When and where else am I ever going to have an opportunity to act like this much of a kid again?

Earlier in the day, me, Steve Bees, Raven G., Joanna, and Eddie were all sort of huddled together, working our collective way through a bag of nuts. We had a variety of nut-crackers, but none of them were working very well, and nuts kept escaping, slipping out of the crackers and popping up into the air and rolling away. We'd have to chase after them, not always with much success.

"This is why chocolates are inherently better," asserted Eddie. "They're easier to eat."
"Chocolate has to be processed, too," I pointed out. "It's just that we don't have to process them."
"Exactly. The processing makes them better. That's why processed foods are called 'value-added products.'"
"But don't you think this, with the nuts, is more fun?" said Raven.
"I can think of more fun things to do with nuts," asserted Joanna.
"Well, there is peanut butter," suggested Steve Bees.
"I wasn't talking about food," clarified Joanna.
"Neither was I," Steve replied.
"Ew," said Raven, "Steve, I don't want to think about you and peanut butter."
"What?" he protested. "Anybody on campus can talk openly about their bodies and sexual practices, but when I make one little crack, I get 'ew'?"
"I don't want to think bout your crack, either," said Raven, and just then the English walnut she was trying to open squeezed right out of the nut-cracker, shot straight up into the air, and fell, knocking over her hot chocolate. We all scrambled to get the spill cleaned up before it could stain anything.
"You'll shoot your eye out," sing-songed Joanna.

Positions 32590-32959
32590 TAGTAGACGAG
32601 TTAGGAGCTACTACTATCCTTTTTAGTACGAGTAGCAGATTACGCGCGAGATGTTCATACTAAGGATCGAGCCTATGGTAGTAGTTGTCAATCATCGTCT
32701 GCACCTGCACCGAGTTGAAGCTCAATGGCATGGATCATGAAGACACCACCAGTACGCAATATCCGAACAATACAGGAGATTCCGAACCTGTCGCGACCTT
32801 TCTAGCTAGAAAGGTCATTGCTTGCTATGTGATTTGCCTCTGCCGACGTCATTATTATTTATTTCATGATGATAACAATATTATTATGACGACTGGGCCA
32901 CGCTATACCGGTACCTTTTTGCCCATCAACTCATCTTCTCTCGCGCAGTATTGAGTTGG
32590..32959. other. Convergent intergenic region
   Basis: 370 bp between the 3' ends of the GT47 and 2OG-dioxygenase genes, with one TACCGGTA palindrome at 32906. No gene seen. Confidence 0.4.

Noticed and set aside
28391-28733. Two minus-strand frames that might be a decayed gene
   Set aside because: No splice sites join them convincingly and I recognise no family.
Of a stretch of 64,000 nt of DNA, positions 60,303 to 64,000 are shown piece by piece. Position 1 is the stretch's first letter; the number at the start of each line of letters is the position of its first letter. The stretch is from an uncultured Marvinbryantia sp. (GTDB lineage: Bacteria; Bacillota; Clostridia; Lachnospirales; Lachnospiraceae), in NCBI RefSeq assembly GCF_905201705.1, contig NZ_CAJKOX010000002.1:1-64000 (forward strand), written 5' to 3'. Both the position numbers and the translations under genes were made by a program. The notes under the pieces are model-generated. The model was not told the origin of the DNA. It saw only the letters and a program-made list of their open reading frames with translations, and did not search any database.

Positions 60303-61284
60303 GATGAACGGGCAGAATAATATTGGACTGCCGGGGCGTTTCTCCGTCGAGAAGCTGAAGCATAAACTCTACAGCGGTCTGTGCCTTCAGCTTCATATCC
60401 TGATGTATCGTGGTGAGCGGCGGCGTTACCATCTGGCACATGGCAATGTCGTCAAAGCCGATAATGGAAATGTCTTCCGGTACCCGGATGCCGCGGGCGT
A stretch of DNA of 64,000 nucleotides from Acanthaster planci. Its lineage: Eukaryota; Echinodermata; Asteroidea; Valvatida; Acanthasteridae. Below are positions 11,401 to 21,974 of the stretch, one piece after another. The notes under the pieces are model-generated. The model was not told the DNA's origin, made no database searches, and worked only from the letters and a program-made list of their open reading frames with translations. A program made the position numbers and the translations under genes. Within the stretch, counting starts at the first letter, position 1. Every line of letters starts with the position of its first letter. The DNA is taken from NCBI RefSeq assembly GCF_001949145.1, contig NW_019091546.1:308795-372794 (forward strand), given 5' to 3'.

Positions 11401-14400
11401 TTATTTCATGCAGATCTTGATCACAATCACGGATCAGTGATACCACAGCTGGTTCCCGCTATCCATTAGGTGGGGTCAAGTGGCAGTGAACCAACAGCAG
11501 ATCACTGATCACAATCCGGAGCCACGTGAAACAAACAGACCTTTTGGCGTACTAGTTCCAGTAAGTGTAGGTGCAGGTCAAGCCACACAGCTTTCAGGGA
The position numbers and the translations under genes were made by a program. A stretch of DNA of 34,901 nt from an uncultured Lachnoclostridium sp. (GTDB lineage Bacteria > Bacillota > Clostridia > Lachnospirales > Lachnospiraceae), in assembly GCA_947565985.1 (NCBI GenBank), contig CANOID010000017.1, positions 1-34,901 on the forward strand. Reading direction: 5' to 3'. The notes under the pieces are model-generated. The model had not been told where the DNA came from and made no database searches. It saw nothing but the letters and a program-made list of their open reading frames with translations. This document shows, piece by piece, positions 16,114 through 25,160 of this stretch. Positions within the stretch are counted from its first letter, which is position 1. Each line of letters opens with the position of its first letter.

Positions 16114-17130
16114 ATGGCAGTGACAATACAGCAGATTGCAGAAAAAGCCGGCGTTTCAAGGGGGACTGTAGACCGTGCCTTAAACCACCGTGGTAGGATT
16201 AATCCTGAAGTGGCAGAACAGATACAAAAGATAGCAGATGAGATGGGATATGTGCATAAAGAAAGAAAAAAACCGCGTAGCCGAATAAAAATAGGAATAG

Alien Steve, the new Nora, and Evie, who is one of this year's one-hit wonders, we clustered beside us, and they jumped up to help deal with the chocolate spill, too.

"Merry Yule," said Alien Steve to Steve Bees, as we sat down again. The two Steves shook hands. Apparently they hadn't yet gotten a chance to interact today.
"Merry Yule to you, too," added Steve Bees, addressing Nora. "Those were some pancakes."
"Thanks. I think using yogurt, instead of milk, made a big difference."
"Well, something did. Yogurt, huh? Could I have the recipe?"
"Sure. I think it's still pinned up in the kitchen."
"How are you liking Yule?" Steve asked."You and Evie." Both Nora and Evie are yearlings.
"It's not new for me," asserted Evie. "I've been Wiccan for years. I like how you do it here, though."
"I like it," said Nora. "I didn't expect to."
"Why not?" I asked.
"Well, frankly I thought it would distract from the birth of Jesus. A fake Christmas."
"Historically speaking, it's the other way around," asserted Eddie.
"Yes, I know. Everyone keeps telling me."

"I didn't know you were Christian," said Steve Bees.
"You never asked. But I'm not very Christian. I don't know. I shouldn't have worried about it. Maybe I'm just getting more sensitive because I feel like I'm the only Christian here."
"But you're not."
"I know."
"You know, sometimes Yule here feels more like Christmas to me than Christmas does?" said Steve. "It's like Christmas when I was a little kid."
"I feel the same way," I said.
"I don't," interjected Alien Steve, who is Jewish.
"Does this feel like Hanukah?" I asked.
"Of course. It is Hanukah. I don't know what you all mean about the feeling of this or that holiday. This is Hanukah, therefore, this is how Hanuka feels."
"How's your Hanuka going, then," asked Eddie.
"Oh, fine, fine.
"What you get?"

For answer, Alien Steve pulled something out of his gift bag and put it on his head, wearing an expression as though he really did not deserve such ridiculous indignity. It was a head-band with alien-type antennae on it. We all laughed.

"You totally had that coming, though," said Eddie.
"Did not. I take my identity very seriously. It's not a joke."
"It's because you take it so seriously that it is a joke," I told him.
"Your identity, my sexuality," commiserated the other Steve. "Nobody gives us any respect."
"I could make some comments," said the alien.
"But you won't, because I'm better at making comments than you are," warned Eddie. Alien Steve threw up one hand in a gesture of resignation.

Steve Bees and Raven made a run for more chocolate and brought back a handful of candy canes to share.

"Now, these are easy," said Eddie, sucking on the straight end of a candy cane, and we all giggled. He looked at his candy cane a moment with an odd expression. "Not everything I do or say is a sex joke, you know," he said.
"We know," said Raven. "If it were, we wouldn't be able to tease you."